A rifle is a firearm designed to be fired from the shoulder, with a barrel that has a helical groove or pattern of grooves ("rifling") cut into the barrel walls. The raised areas of the rifling are called "lands," which make contact with the projectile (for small arms usage, called a bullet), imparting spin around an axis corresponding to the orientation of the weapon. When the projectile leaves the barrel, this spin lends gyroscopic stability to the projectile and prevents tumbling, in the same way that a properly thrown American football or rugby ball behaves. This allows the use of aerodynamically-efficient pointed bullets (as opposed to the spherical balls used in muskets) and thus improves range and accuracy. The word "rifle" originally referred to the grooving, and a rifle was called a "rifled gun." Rifles are used in warfare, hunting and shooting sports.
Typically, a bullet is propelled by the contained deflagration of an explosive compound (originally black powder, later cordite, and now nitrocellulose), although other means such as compressed air are used in air rifles, which are popular for vermin control, hunting small game, formal target shooting and casual shooting ("plinking").
In most armed forces the term "gun" is incorrect when referring to small arms; in military parlance, the word "gun" refers to an artillery piece or crew-served machine gun. Furthermore, in many works of fiction a rifle refers to any weapon that has a stock and is shouldered before firing, even if the weapon is not rifled or does not fire solid projectiles (e.g. a "laser rifle").
Formerly, rifles only fired a single projectile with each squeeze of the trigger. Modern rifles are capable of firing more than one round per trigger squeeze; some fire in a fully automatic mode and others are limited to fixed bursts of two, three, or more rounds per squeeze. Thus, modern automatic rifles overlap to an extent in design and function with machine guns. In fact, many light machine guns (such as the Russian RPK) are adaptations of existing automatic rifle designs. Generally, the difference between an automatic rifle and a machine gun comes down to weight and feed system; rifles, with their relatively light components (which overheat quickly) and small magazines, are incapable of sustained automatic fire in the way that machine guns are. Modern military rifles are fed by box magazines, while machine guns are generally (but not always) belt-fed. While machine guns are often crewed by more than one soldier, the rifle is an individual weapon.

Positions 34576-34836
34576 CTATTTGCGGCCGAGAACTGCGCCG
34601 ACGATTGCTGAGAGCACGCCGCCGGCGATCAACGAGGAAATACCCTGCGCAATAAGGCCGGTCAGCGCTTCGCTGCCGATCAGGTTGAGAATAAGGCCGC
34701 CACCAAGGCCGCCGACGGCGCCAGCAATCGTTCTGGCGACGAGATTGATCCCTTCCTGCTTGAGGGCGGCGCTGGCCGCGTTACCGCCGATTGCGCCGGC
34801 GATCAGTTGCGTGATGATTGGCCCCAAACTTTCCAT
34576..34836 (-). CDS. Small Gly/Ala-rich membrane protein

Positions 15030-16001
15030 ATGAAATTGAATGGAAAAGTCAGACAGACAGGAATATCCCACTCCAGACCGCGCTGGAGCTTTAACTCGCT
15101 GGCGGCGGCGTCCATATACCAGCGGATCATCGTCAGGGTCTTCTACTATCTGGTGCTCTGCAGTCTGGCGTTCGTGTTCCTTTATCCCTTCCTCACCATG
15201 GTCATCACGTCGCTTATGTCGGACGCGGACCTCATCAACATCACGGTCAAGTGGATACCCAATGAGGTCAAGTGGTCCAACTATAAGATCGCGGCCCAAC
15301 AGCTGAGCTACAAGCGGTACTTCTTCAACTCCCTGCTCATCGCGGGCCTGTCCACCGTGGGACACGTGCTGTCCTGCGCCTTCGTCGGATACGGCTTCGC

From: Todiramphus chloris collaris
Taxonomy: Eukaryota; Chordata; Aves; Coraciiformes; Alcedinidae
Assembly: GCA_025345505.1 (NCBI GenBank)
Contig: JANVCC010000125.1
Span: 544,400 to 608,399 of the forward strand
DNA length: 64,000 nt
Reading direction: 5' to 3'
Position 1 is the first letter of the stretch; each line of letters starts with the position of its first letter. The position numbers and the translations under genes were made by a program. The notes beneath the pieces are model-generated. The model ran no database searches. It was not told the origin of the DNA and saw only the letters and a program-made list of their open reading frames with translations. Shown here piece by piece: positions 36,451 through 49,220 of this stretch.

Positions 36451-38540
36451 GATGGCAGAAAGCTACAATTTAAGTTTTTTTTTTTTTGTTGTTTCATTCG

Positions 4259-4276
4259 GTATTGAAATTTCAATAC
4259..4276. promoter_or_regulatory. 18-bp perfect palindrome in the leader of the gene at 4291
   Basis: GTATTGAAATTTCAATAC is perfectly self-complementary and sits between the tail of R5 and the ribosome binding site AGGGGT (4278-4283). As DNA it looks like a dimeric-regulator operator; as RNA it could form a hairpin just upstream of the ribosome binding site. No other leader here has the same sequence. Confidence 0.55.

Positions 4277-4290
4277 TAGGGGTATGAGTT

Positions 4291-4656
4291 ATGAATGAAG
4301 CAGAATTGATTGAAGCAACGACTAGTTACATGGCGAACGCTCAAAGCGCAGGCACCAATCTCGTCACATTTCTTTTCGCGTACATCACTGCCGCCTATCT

The term "rifle" is sometimes used to describe rifled weapons firing explosive shells; for example the recoilless rifle.
Other articles related to "rifle, rifles":
... completed the Valley Curtain project at Rifle Gap, a few miles north of the town of Rifle ... A portion of the film Vanishing Point was filmed in Rifle ... Rifle Mountain Park, located 12 miles north of Rifle, is maintained by the City of Rifle ...
... The Brunswick rifle was a large caliber (.704) muzzle-loading percussion rifle manufactured for the British Army at the Royal Small Arms Factory at Enfield in the early 19th century ...
... Farquhar-Hill rifle Federov Avtomat Cei-Rigotti Browning Automatic Rifle M1946 Sieg automatic rifle MTB 1925 ...
... The world's first automatic rifle was the Mexican Mondragón rifle and was designed by General Manuel Mondragón ... However, the automatic rifle traces its roots to World War I, where the Browning Automatic Rifle (BAR) first appeared ... lived up to the desigers hopes being neither a rifle nor a machinegun ...
... Like all rifles of the period, the Brunswick rifle suffered from the problem of being difficult to load ... Rounds for rifles were required to fit tightly into the barrel so that the round would grip the rifling as it traveled down the barrel, imparting a spin to the round and ... the barrel, making even the Brunswick's design more and more difficult to load as the rifle was used ...
Famous quotes containing the word rifle:
“At Hayes General Store, west of the cemetery, hangs an old army rifle, used by a discouraged Civil War veteran to end his earthly troubles. The grocer took the rifle as payment on account.”
—Administration for the State of Con, U.S. public relief program (1935-1943)
“Truth is his inspirer, and earnestness the polisher of his sentences. He could afford to lose his Sharps rifles, while he retained his faculty of speech,a Sharps rifle of infinitely surer and longer range.”
—Henry David Thoreau (18171862)
“Many times man lives and dies
Betweeen his two eternities,
That of race and that of soul,
And ancient Ireland knew it all.
Whether man die in his bed
Or the rifle knocks him dead,”
—William Butler Yeats (18651939)